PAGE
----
The important thing after a relapse is to do something. Don’t just let it go and hope it was a one-time slip. Take it seriously. Talk to friends and family. Talk to a therapist. Reflect on your feelings and your sense of whether you can stop here or if you will keep using. Consider your options and then make a choice.
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Long-Term Recovery Is Possible! Believe In Yourself – We Do!
02 Mar 2015
How To Use Distraction To Avoid Relapse
Relapse is an inevitable part of addiction recovery for many people, but the goal is to avoid it. If you, or your loved one in recovery, can avoid using again you can avoid resetting the clock on sobriety. Not using again when you feel intense cravings or when a trigger makes you reach for a glass or a pill is difficult. It’s beyond difficult. It sometimes feels impossible.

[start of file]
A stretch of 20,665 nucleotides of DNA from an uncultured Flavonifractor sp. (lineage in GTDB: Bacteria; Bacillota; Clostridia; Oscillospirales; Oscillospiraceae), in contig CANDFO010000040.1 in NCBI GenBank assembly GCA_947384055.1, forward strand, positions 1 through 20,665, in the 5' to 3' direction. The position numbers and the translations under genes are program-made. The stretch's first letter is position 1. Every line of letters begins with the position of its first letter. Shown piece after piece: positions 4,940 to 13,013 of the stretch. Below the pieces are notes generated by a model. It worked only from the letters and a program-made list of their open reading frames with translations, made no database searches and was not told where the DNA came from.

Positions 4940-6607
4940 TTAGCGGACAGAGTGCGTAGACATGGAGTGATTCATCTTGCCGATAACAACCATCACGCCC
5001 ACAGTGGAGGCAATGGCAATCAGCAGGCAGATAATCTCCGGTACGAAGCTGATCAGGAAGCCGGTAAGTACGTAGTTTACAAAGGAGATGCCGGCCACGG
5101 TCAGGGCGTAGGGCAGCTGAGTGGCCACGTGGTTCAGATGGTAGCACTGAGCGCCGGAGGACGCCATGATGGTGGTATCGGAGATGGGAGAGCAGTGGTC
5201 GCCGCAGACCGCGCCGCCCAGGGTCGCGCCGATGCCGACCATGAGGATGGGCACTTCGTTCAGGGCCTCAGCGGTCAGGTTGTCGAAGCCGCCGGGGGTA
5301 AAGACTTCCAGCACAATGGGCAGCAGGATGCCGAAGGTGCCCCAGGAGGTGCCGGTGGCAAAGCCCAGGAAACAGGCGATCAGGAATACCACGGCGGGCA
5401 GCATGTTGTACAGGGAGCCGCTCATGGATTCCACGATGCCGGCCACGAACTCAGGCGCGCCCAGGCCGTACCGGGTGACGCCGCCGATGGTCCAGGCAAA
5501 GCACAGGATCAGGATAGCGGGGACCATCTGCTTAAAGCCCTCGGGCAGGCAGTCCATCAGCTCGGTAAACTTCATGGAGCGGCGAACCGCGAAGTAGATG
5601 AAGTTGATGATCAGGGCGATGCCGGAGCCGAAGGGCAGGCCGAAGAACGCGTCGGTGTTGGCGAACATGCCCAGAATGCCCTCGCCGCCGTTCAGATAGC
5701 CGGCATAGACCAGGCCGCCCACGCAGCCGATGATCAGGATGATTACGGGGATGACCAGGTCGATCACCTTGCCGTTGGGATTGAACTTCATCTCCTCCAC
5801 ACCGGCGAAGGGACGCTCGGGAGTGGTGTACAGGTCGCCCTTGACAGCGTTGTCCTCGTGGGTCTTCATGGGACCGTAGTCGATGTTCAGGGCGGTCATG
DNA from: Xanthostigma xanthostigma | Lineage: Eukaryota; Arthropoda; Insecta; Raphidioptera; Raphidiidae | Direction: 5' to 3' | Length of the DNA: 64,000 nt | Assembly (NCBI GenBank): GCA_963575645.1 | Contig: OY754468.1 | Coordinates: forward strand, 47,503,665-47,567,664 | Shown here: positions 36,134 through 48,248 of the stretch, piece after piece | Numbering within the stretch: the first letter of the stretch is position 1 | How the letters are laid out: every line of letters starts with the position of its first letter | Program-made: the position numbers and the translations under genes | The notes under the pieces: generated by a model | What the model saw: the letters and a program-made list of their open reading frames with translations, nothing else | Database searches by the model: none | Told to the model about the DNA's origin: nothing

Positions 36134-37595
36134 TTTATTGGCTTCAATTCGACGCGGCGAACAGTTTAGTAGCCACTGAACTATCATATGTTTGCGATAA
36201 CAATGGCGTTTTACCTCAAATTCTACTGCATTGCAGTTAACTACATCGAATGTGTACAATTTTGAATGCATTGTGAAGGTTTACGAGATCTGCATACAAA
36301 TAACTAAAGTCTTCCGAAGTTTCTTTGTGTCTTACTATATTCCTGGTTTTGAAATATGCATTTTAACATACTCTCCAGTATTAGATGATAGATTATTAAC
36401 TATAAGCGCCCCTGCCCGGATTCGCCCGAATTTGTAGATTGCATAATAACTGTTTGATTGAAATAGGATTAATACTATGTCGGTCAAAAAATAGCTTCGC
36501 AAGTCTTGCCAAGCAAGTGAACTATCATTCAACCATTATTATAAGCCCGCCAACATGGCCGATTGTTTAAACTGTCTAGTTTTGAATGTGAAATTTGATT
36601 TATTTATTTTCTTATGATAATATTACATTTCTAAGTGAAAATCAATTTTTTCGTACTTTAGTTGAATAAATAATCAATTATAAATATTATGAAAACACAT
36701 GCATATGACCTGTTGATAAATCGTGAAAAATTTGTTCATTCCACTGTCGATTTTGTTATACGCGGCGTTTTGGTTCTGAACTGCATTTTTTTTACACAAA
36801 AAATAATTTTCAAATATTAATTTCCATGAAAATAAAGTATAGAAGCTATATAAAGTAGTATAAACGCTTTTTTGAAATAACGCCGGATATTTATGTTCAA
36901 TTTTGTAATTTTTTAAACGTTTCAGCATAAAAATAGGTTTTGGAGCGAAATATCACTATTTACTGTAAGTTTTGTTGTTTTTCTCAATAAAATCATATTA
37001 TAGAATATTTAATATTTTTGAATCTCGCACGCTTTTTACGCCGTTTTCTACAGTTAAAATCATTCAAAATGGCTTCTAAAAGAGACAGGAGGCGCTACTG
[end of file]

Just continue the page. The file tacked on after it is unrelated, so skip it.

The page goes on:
Willpower is required, but as an addict you need what seems like an inexhaustible well of it. You need far more than most people need in everyday life. Learn from the experts on willpower.
The good news is that you can exercise it like a muscle, and part of that involves distracting yourself.
Learning About Self-Control From The Marshmallow Test
A famous study involving willpower and self-control has shown us just how important the ability to delay gratification is. The study used children to test willpower and then tracked them later in life. The kids were given a marshmallow and told they could eat it right away or wait 15 minutes and get a second marshmallow. Each child was then left alone with the marshmallow for the 15 minutes. Those that could resist the urge to eat the marshmallow and wait to get two were much more likely to be successful later in life. They did better in school and even earned more money later.
What addicts in recovery can learn from the marshmallow test is how to have self-control in the face of the intense urge to use again. Researchers observed kids using a variety of techniques to avoid giving in to instant gratification. What came up again and again, and what other researchers have found helps to strengthen willpower, is distraction. In the face of a craving, distract yourself.
Tips On How To Distract Away A Relapse